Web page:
DataStax Enterprise 3.1: NoSQL; Yes, CQL.

DataStax Enterprise 3.1: NoSQL; Yes, CQL.

Summary: DataStax Enterprise gets the Cassandra Query Language. And DataStax gets $45 million in new funding.

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TOPICS: Big Data
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DataStax, the major commercial entity behind the Apache Cassandra wide column store NoSQL database, is today announcing version 3.1 of its DataStax Enterprise distribution.  

CQL, more data, better search
This release brings the Cassandra Query Language ("CQL") -- the SQL-like query language for Cassandra -- to DataStax Enterprise.  DataStax will also supply Java and .NET drivers for the CQL interface.

Other features include support for a 10-fold increase in data per node, and integration with Apache Solr 4.3, bringing 60 new search-related features.  Support for virtual nodes ("vnodes") and new tracing features have been added as well.

While the prior release of DataStax Enterprise brought security improvements, including grant and revoke of object permissions and Kerberos authentication, the 3.1 release focuses on programmability.  Together, these two releases address previous gaps in Cassandra's enterprise credibility.  

Can't stand the suspense?
The next release of DataStax Enterprise will be based on Cassandra 2.0 and will add even more enterprise features.  Customers eager to test these capabilities out now may do so with the new 2.0 release of DataStax Community Edition, which includes Compare and Set (CAS) "lightweight" transactions, triggers, improved compaction, eager retries, and database cursors in the CQL environment.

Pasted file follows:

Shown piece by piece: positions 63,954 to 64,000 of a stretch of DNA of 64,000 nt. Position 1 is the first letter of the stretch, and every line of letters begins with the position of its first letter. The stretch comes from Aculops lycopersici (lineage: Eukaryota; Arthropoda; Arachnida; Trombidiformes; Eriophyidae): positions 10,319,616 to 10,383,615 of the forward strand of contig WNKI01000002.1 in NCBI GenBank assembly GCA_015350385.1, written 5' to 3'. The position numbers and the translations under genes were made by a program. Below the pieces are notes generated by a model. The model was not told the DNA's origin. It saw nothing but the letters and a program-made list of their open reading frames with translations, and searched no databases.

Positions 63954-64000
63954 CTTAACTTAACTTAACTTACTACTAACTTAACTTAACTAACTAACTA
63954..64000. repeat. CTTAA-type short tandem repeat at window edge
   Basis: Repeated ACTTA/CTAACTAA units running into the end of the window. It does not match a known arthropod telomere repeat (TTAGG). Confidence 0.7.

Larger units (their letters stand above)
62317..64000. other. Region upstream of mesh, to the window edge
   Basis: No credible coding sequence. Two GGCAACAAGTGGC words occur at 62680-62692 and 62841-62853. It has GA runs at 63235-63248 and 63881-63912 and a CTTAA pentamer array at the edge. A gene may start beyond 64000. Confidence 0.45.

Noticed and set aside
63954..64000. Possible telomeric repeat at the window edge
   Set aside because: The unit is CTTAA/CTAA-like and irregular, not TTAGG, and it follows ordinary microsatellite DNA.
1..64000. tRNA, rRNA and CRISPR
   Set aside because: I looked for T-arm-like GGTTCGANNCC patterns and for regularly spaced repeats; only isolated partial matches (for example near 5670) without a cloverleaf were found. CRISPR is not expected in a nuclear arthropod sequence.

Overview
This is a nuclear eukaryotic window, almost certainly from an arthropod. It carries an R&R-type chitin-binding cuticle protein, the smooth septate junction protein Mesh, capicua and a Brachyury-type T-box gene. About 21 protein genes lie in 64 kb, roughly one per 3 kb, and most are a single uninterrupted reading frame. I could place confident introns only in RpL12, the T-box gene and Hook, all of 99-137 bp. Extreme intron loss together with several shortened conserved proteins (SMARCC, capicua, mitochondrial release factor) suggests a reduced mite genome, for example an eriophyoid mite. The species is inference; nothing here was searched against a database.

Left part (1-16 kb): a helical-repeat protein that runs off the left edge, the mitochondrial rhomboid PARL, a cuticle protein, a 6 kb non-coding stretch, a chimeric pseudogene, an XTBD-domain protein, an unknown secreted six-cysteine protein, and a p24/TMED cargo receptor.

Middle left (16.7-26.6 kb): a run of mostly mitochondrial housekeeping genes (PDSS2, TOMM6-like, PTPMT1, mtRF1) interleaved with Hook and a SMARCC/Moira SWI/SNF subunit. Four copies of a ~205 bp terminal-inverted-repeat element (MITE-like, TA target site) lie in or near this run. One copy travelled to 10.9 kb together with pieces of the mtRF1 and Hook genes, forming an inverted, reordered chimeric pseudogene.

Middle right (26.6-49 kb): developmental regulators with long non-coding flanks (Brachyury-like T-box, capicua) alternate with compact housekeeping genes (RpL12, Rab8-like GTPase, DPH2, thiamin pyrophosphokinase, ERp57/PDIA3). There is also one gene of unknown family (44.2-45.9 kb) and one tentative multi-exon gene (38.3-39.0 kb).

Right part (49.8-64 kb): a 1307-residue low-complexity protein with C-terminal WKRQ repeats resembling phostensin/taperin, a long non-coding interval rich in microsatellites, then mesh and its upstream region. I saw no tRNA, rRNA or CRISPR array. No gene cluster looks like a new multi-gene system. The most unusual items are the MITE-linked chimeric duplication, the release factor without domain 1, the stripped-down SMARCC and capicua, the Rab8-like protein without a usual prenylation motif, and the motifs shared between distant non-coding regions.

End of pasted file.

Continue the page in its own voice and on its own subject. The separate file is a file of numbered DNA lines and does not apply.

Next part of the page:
Show me the money
DataStax is also announcing a new $45 million series D round of funding, led by Scale Venture Partners, with participation from existing investors Lightspeed Venture Partners, Crosslink Capital and Meritech Capital Partners, and new investors DFJ Growth and Next World Capital.  The new funding will be used for a combination of product development and geographic expansion.

Between new features and new funding, DataStax is clearly aiming to take market share from Oracle, Microsoft SQL Server and IBM DB2, among others.  Will the combination of its massive scale-out architecture and buttoned-down enterprise features do the trick, or will DataStax merely make a dent?  The answer will come when revenue replaces funding as the topic of conversation.

Topic: Big Data

Andrew Brust

About Andrew Brust

Andrew J. Brust has worked in the software industry for 25 years as a developer, consultant, entrepreneur and CTO, specializing in application development, databases and business intelligence technology.

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